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Hypoxia-specific targets in cancer therapy: role of splice variants

Dirk Vordermark

Author Affiliations

Department of Radiation Oncology, Martin Luther University Halle-Wittenberg, Halle, Germany

BMC Medicine 2010, 8:45  doi:10.1186/1741-7015-8-45

Published: 12 July 2010


Tumour hypoxia is a well known adverse prognostic factor in the treatment of solid tumours. Hypoxia-inducible factor 1α (HIF-1α), a transcription factor subunit regulating a large number of hypoxia-responsive genes, is considered an attractive target for novel treatment approaches, due to a frequently reported association between HIF-1α overexpression and poor outcome in clinical series. This month in BMC Medicine, Dales et al. report on splice variants of HIF-1α in fresh frozen tissue samples of early human breast cancer, finding an association of mRNA levels of the variant HIF-1αTAG with adverse clinical factors (lymph node status, hormone receptor status) and poor metastasis-free survival. This preliminary study addresses the possibility that specific targeting of individual isoforms resulting from alternative splicing may play a role in HIF-1-directed treatment approaches.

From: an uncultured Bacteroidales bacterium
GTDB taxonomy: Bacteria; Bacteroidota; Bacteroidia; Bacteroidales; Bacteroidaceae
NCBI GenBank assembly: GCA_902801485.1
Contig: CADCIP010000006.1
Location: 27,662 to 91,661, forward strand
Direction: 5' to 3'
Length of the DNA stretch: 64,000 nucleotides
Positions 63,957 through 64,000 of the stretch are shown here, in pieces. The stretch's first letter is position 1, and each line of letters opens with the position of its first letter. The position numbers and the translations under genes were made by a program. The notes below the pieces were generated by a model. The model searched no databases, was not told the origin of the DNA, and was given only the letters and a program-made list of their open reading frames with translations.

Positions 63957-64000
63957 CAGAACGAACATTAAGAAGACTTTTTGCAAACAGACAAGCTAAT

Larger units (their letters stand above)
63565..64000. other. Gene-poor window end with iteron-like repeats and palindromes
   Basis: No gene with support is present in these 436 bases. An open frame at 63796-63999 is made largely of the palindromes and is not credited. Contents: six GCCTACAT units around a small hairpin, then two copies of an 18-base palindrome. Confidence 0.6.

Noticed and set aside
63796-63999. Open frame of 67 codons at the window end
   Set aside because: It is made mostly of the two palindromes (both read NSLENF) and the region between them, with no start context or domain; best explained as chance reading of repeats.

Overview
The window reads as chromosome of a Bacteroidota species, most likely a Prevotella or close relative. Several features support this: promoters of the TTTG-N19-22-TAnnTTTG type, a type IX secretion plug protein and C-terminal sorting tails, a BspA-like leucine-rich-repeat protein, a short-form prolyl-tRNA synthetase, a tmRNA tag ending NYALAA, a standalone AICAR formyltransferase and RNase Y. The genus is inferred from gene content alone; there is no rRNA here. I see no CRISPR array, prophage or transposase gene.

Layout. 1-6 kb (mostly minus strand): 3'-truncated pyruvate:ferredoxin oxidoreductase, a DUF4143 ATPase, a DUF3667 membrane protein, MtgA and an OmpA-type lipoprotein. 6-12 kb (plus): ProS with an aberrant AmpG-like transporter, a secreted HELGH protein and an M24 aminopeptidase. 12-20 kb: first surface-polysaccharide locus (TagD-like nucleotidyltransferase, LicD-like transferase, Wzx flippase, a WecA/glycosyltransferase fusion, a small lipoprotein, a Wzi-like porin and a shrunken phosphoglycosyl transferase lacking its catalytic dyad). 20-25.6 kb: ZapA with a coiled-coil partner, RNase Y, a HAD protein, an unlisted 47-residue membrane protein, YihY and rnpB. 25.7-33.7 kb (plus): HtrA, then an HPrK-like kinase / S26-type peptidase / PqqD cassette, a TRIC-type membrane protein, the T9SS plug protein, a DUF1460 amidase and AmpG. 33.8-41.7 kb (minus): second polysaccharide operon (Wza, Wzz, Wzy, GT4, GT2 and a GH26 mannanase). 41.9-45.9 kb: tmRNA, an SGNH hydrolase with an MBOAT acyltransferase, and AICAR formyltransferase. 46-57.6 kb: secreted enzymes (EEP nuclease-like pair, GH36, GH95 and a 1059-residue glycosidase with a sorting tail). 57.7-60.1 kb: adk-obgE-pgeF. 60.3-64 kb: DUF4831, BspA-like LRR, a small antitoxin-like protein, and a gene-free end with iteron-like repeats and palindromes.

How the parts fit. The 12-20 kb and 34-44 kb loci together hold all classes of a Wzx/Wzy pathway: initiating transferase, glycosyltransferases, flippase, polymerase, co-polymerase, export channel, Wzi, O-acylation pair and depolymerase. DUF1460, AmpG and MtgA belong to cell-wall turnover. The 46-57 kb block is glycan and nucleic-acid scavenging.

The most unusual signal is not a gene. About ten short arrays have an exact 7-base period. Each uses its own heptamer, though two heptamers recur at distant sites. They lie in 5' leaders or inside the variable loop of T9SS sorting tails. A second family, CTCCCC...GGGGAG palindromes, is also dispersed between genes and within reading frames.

See research article: webcite